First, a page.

Is Turkey safe?
I work from home selling holidays to friends, and from phone and Internet enquiries.
Everyone wants a cheap holiday. Historically, Egypt and Tunisia were those destinations. Nobody can go there now, not even if they want to. Ok, so I say to people where do you want to go? What about Turkey?
Everybody comes back with the same question. Is it safe? Nobody asks that about Paris, Brussels, London or Florida. The unspoken reason for asking is Syria and its current political climate.
Put into perspective, Bodrum is nearer to Rome than the Syrian border. Turkey is a Muslim based country, but it’s secular. Nobody wears a burkah. The mosque calls people to prayer regularly, but the bars stay open and the music (in Gumbet) carries on banging out to the 18-30 crowd.
So, is it safe?
We’ve been going to Turkey for over 10 years, sometimes twice a year.
The world has changed, but nothing’s changed much on the Aegean coast.
We normally go to Gumbet near Bodrum and have just returned from Bitez. All 3 locations only a few miles apart. The sun still shines and everyone carries on as normal. We were there during Ramadam. Some of the bar and hotel staff were fasting during daylight hours. The majority weren’t. Religion isn’t a problem.
The security at Bodrum airport is as tight as its always been. Going to the airport there is a security checkpoint about a quarter of a mile from the terminal. Taxis and tourist buses pass through. Private cars are stopped and drivers asked why they are going to departures. At the entrance to the terminal building there is a bag and person check. ALL bags are X-rayed and people checked. If you’re not flying you cannot even enter the building. After that there is the usual check in and security measures. The airport is as secure, in my experience, as JFK. Anyone who has tried to enter the United States will understand the parity.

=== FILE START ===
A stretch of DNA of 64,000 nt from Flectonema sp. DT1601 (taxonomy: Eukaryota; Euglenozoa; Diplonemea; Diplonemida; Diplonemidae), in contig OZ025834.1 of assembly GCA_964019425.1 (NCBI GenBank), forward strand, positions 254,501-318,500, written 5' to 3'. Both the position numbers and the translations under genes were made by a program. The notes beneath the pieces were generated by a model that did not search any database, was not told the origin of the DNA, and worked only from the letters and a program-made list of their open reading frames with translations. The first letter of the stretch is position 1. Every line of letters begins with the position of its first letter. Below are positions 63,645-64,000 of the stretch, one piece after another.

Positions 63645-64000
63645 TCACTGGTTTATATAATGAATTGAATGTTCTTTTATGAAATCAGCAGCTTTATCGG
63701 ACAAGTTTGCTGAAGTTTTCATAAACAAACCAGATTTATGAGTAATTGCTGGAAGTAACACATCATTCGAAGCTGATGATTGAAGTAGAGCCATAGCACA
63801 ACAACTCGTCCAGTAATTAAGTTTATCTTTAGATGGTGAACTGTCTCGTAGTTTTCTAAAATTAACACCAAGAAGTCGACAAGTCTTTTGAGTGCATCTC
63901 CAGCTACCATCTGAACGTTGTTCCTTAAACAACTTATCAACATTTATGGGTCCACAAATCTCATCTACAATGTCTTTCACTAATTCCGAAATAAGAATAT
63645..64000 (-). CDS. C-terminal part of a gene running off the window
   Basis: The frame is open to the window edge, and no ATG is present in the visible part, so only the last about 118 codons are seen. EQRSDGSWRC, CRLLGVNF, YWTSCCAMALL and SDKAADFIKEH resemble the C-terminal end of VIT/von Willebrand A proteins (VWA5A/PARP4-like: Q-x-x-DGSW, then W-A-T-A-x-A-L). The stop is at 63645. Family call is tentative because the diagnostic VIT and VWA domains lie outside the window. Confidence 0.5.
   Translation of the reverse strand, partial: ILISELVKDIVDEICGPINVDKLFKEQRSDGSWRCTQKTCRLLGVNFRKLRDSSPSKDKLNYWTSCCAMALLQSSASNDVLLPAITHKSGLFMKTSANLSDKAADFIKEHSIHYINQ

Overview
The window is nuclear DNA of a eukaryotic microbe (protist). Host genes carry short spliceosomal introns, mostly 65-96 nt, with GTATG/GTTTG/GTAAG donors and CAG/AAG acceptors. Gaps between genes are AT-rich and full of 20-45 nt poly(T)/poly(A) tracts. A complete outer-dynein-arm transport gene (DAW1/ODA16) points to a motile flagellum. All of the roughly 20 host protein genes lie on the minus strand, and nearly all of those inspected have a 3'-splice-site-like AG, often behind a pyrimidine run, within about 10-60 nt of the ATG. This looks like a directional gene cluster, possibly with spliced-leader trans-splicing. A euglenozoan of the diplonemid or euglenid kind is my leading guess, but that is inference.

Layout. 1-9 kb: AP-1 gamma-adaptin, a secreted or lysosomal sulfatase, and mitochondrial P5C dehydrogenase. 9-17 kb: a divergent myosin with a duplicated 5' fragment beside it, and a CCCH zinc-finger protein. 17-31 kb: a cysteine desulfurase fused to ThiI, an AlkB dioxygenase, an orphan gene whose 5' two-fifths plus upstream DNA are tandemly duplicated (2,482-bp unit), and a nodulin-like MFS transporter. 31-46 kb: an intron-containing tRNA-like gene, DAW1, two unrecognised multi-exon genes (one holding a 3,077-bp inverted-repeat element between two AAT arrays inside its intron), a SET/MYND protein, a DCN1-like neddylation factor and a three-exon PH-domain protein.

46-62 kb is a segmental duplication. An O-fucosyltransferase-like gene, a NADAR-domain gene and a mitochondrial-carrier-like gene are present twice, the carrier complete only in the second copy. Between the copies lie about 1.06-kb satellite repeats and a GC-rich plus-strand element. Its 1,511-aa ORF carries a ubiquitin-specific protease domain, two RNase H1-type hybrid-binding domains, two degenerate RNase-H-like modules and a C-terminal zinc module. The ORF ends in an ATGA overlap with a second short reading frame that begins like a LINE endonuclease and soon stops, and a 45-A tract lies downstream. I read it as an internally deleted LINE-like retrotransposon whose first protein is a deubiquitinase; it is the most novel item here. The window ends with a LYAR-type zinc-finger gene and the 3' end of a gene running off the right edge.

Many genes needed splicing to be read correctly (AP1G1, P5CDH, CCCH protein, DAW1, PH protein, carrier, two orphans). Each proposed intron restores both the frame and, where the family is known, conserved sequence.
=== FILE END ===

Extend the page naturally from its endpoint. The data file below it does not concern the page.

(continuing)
In resort, the Zabita (tourist police) are as visible as ever. Bar staff, restaurant and hoteliers are as vigilant as they have always been. They’re always on the lookout for drunks, troublemakers and scammers. It’s natural for them to have eyes on the street.
We’ve made many friends in this part of Turkey. Many are Brits who have either moved out there or married locals. I asked them discretely while we were out there.
“How safe do you feel?”
They all more or less had the same answer.
“When you see us heading for the airport with suitcases and all we can carry, it’s time to leave”
Try the Bodrum Peninsula. Warm waters, hot sun, cool drinks.
Bitez review will be posted soon.